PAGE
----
Budget

State Senate chamber
Dave DeWitt

Lawmakers in the State Senate have presented a $20.6 billion budget proposal. It would spend slightly less than Governor McCrory’s plan and offers no raises for state employees.  The plan would also increase state Medicaid spending by about $300 million and make big changes to the State Bureau of Investigation.
 
Republican budget writer Senator Pete Brunstetter told reporters earlier today that he knows this is a tough budget plan. He says its purpose is to make sure the state lives within its means.

McCrory gives weekly GOP address
www.governor.state.nc.us

Gov. Pat McCrory gave a national audience a glimpse into reforms he wants to implement in North Carolina.  He delivered this past weekend's GOP response to President Obama's weekly address. 

McCrory criticized what he called Washington's "weak leadership" and urged national lawmakers to give more flexibility and accountability to states.  He says he needs that kind of freedom to implement a different approach to Medicaid reform.

North Carolina Governor Pat McCrory introduced his first budget proposal this week and within the measure calls on state legislators to restore seven million of dollars in funding for drug courts. The funding for drug courts was cut two years ago and resources for treatment were slashed last year. Drug courts are designed to help repeat offenders of drug laws get treatment instead of going to jail.

Gov. Pat McCrory
NC Governor's Office

This week's budget proposal from Gov. Pat McCrory includes tweaks to funding for economic development programs. 

The governor unveiled his spending plan Wednesday.  It would add money to a new economic branding strategy as well as a program that supports main streets in small communities.  But it cuts funds for two non-profits and a foundation that provide grants meant to support job growth.

Gov. Pat McCrory
Governor's Office

As he unveiled his proposed $20.6 billion dollar budget yesterday, the banner behind Governor Pat McCrory trumpeted the three initiatives he wanted to emphasize. It read: “Economy. Education. Efficiency.” In reality, though, education should have been number one, because it’s by far the largest expenditure and the area where the biggest fights are likely.

Governor McCrory's recommended budget
NC Office of State Budget and Management

Governor Pat McCrory released his budget proposal earlier today. It’s a $20.6 billion plan that emphasizes spending on education and economic development and sets aside money for emergencies. It doesn’t seek to create any new high-priced programs.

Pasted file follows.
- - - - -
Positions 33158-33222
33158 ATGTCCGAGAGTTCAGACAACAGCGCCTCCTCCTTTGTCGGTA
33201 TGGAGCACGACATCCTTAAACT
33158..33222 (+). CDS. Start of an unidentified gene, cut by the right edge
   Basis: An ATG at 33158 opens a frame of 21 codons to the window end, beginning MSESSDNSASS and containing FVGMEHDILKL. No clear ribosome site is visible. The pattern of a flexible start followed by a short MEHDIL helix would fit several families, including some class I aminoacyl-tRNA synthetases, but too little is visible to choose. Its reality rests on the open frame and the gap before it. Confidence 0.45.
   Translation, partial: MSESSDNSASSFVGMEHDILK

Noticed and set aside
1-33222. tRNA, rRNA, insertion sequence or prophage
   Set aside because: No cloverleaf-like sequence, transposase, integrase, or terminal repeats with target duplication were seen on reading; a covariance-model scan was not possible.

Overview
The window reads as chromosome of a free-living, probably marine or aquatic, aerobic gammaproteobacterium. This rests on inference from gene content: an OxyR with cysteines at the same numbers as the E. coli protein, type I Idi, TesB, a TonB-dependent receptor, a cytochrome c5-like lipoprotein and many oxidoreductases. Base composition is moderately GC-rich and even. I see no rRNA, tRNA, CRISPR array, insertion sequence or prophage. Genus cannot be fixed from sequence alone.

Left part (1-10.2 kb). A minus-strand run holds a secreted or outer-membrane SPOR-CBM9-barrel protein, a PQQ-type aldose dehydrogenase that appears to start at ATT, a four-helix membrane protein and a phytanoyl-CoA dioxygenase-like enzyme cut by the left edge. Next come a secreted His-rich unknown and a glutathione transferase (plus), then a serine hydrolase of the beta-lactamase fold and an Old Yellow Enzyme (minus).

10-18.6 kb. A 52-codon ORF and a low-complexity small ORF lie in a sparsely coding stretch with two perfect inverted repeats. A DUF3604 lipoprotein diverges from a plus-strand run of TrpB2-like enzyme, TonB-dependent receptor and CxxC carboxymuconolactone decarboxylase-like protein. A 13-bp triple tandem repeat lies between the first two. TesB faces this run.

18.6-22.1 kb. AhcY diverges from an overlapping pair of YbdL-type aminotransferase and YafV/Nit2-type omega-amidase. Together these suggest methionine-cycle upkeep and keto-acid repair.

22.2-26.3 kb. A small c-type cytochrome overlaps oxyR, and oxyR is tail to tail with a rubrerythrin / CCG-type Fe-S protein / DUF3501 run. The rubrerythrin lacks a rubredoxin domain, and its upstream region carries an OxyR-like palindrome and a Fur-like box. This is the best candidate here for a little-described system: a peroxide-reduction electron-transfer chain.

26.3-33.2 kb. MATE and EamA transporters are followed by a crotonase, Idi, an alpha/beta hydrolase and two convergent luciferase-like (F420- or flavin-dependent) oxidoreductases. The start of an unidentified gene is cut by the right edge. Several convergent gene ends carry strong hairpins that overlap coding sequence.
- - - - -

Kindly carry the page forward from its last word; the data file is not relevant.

Earlier today, Governor McCrory told reporters in a news conference at the historic old State Capitol that North Carolina needs to fix its broken government.

The White House

White House officials are warning each state that spending cuts due to take effect this Friday will have a significant impact.  Military personnel in North Carolina are bracing for the worst.  Army leaders face more than $136 million in base operations cuts.  Jason Furman is a deputy director of the President's National Economic Council.  He says it's uncertain how those cuts will play out.


"It is pretty much a department-by-department thing," Furman says.

Governor Bev Perdue has vetoed the budget sent to her by the Republican-led General Assembly. This marks the second year in a row the governor has used her veto stamp on a legislative spending plan. Perdue said this morning in a news conference that she was willing to compromise but was rebuffed by the GOP leadership.

Lawmakers are preparing to wrap up their legislative session as they wait to see what Governor Bev Perdue will do with the budget they passed last week.

State lawmakers failed to include matching money in the budget they passed yesterday for federal funds to help administer the 2012 elections. The state must provide 660 thousand dollars in order to receive four million dollars in matching funds. It's authorized by the Help America Vote act, passed by Congress in 2002. Lawmakers included money in previous House and Senate budget versions, but not the consensus budget. Brent Laurenz heads the North Carolina Center for Voter Education, a non-profit, non-partisan organization in Raleigh.

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